It seems more customary for the Summer Solstice to greet the rising sun. But for me, it’s a sunset one. Winter Solstice is my time for sunrises, when I want to welcome the sun back to the world, to mark the turn to the light half of the year and the now-lengthening days. But now, at Summer Solstice, I want to put the sun to bed. It has worked hard for us, inching ever higher, shining harder and for longer each day for six long months, and it deserves to take ease. Nothing can blaze at full brilliance for ever; everything needs its time of rest, and the shift towards the sun’s time of rest, of regeneration, of replenishment, starts here. Today, right now, the time of the Oak King ends once more, and the Holly King’s reign begins anew. 

I find I am feeling maternal towards the sun; as if it were a tired child, rubbing its eyes and yawning, I want to tuck it in safely to bed, in a patchwork quilt of clouds and fields. I want to tell it it’s done well, and worked hard, and it is now time for a well-deserved rest.  And so that is exactly what I do. I stand, and raise a beer. I speak directly to the sun, thanking it for all it has done, saying goodbye for now. I pour the beer on the land, serving dual purpose as an honouring libation and a harbinger for the harvest season to come.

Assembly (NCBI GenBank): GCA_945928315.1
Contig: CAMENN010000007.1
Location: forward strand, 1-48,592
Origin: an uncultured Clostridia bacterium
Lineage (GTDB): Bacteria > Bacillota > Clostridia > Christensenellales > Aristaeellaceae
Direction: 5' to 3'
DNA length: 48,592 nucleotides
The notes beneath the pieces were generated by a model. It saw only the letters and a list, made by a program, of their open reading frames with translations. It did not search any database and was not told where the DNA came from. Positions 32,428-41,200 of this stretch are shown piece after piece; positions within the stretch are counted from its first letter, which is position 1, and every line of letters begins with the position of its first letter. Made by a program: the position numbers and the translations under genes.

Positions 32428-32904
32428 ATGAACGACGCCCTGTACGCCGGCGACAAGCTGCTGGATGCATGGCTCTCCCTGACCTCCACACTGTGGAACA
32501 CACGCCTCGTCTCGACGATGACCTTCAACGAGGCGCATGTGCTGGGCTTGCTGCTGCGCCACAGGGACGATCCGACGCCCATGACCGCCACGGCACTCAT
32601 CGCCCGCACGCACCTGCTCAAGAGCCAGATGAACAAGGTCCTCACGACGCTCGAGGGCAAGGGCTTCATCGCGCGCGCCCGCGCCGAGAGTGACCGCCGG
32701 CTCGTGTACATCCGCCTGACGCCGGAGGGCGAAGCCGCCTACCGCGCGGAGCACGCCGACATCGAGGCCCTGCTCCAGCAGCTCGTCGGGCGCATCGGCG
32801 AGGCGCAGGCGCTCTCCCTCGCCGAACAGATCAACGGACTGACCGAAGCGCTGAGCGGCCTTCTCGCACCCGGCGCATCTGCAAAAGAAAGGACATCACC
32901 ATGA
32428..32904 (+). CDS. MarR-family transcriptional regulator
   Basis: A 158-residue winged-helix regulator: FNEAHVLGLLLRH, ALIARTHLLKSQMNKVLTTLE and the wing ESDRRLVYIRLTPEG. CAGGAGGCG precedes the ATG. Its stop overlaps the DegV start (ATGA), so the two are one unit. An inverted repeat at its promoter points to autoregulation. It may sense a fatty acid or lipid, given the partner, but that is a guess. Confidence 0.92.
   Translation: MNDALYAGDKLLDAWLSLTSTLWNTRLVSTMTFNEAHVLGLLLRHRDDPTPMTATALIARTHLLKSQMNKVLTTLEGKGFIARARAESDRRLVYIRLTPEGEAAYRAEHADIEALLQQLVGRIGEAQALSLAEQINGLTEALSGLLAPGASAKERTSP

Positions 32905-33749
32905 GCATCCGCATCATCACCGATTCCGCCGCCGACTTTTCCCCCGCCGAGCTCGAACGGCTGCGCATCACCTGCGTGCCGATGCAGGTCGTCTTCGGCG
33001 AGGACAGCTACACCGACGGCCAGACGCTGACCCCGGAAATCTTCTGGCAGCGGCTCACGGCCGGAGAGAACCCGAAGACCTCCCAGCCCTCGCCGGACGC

I am struck by a pleasing symmetry – how could I have forgotten – I came up here on the Winter Solstice last year with the children and we howled our howls to the grey and cold skies. I have now seen the door swing both ways on the hinge of the year here. 

When ready, I sit back down and weave my grasses and flowers into a simple and messy plait, and I decide to leave it at the trig point behind me.  I am joined by my friend Jon, just in time for the Solstice moment itself – and so of course we miss it, as we say hello and settle down. Truth tell, there’s not much to see, though there’s plenty to feel.  We walk back to the road, and Jon drives me back to my car.  Once home, I scribble a few notes, but mostly I just sit and feel thankful.

Summer Solstice – Druid Celebrations